The story follows Krishan, a protagonist of the intelligent, sensitive young man mould, after he receives two pieces of information. An email from former girlfriend Anjum, a free-spirited activist from Delhi who was never going to settle down with him, asking how he’s doing these days. Not long afterwards comes a phone call informing him his grandmother’s former carer Rani has passed away.
Setting out for the funeral, Krishan embarks on a lushly described train journey from his home in Colombo, Sri Lanka to the Northern Province, along the way reminiscing about a similar journey taken with Anjum four years prior when he was in love with her.
The backdrop to this soul searching is civil war and the Tamil independence movement; Krishan looks out of the carriage window to land he’s seen depicted in documentaries and reflects on the legacy of violence, how the minds of individuals keep alive what memorials destroyed by the government were meant to.
Arudpragasam is an elegant, evocative prose stylist, but not without weaknesses. The phrase ‘Krishan knew’ appears too many times as a device to awkwardly attribute the author’s own philosophical musings, on everything from Siddhartha to burial rituals, to his character.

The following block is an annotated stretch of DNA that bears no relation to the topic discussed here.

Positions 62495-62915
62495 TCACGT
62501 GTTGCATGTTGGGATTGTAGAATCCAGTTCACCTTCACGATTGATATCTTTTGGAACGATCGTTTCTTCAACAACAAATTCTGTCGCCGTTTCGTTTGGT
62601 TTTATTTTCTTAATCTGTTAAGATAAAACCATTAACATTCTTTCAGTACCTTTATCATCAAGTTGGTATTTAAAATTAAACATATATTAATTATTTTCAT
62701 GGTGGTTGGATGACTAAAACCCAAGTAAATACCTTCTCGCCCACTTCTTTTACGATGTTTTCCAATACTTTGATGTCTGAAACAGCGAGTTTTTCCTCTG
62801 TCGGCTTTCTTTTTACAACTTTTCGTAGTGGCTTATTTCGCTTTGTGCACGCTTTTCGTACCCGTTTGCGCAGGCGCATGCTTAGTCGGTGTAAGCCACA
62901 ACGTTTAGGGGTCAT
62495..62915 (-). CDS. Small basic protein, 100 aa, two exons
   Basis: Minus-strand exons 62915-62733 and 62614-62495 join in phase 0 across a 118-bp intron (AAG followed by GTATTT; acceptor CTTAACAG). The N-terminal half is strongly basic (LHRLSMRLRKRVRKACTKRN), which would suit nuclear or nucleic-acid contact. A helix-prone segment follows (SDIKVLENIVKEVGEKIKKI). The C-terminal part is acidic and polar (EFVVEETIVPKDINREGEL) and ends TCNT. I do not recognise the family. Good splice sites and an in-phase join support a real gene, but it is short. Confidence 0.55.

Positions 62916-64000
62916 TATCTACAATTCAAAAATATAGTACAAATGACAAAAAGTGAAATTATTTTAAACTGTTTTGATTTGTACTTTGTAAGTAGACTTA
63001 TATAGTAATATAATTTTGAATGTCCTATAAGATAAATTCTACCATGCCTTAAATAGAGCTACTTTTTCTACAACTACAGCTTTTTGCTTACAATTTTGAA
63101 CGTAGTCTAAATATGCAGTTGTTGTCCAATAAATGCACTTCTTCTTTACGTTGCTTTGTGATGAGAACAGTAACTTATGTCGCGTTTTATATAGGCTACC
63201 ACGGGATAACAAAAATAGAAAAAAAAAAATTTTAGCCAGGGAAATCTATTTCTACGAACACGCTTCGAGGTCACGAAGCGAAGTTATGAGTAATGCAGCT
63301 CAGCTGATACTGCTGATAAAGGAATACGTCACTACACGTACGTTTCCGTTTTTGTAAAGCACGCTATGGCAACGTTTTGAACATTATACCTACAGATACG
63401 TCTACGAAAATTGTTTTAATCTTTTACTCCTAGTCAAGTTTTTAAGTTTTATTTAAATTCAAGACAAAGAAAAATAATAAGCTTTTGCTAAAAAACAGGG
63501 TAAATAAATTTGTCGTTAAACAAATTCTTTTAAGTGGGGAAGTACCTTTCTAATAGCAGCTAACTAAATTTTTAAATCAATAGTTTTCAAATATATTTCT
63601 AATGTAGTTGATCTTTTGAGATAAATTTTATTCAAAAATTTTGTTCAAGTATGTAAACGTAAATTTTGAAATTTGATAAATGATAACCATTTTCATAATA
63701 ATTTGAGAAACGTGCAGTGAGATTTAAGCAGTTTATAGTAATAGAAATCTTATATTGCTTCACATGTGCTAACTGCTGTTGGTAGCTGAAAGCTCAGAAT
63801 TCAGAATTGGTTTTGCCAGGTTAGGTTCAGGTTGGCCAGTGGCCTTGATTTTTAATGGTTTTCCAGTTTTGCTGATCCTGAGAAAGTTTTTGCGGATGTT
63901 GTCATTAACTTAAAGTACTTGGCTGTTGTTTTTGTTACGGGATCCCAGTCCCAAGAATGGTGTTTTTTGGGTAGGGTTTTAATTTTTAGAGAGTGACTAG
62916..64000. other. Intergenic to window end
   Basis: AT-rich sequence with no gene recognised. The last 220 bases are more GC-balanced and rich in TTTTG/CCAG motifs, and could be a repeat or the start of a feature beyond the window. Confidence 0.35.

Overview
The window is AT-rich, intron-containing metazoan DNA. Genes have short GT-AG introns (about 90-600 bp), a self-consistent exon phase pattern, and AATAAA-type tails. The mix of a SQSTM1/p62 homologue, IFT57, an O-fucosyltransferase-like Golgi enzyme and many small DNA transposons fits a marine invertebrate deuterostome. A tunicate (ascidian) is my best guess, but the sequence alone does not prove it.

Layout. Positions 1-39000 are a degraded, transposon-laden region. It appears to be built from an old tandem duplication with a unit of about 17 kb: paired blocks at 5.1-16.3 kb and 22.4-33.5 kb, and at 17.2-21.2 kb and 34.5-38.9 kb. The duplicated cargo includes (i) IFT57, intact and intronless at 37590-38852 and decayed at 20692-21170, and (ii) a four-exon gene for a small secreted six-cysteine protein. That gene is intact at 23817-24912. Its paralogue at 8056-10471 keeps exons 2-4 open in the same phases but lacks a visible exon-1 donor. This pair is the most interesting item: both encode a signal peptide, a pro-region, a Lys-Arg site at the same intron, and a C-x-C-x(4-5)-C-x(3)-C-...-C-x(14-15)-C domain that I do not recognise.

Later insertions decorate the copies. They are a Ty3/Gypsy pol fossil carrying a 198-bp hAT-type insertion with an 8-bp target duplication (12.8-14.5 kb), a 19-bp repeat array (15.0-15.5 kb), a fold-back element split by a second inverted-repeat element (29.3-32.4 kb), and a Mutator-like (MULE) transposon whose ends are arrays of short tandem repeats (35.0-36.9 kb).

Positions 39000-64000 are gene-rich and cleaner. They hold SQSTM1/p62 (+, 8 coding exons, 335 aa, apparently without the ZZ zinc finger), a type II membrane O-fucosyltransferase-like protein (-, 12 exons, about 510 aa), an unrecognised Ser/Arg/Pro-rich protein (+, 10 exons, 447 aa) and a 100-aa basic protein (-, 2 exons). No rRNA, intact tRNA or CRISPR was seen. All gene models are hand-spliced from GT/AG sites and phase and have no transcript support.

A Garth Greenwell quote on the cover hinted at the possibility of long sentences inside – he’s a Henry James aficionado – and sure enough, the book is packed with them. But for very long sentences to work, they need a pacing that’s sometimes missing here, as more and more information is tacked on, comma after comma, where proper pauses to absorb it all would have been welcome.
But what Arudpragasam also has in common with James is an ability to really get the psychological measure of characters, and it is this that makes A Passage North shine. The prescient, wise insights into human nature, memory and mourning peppering the book left me in admiration of his talent and vision.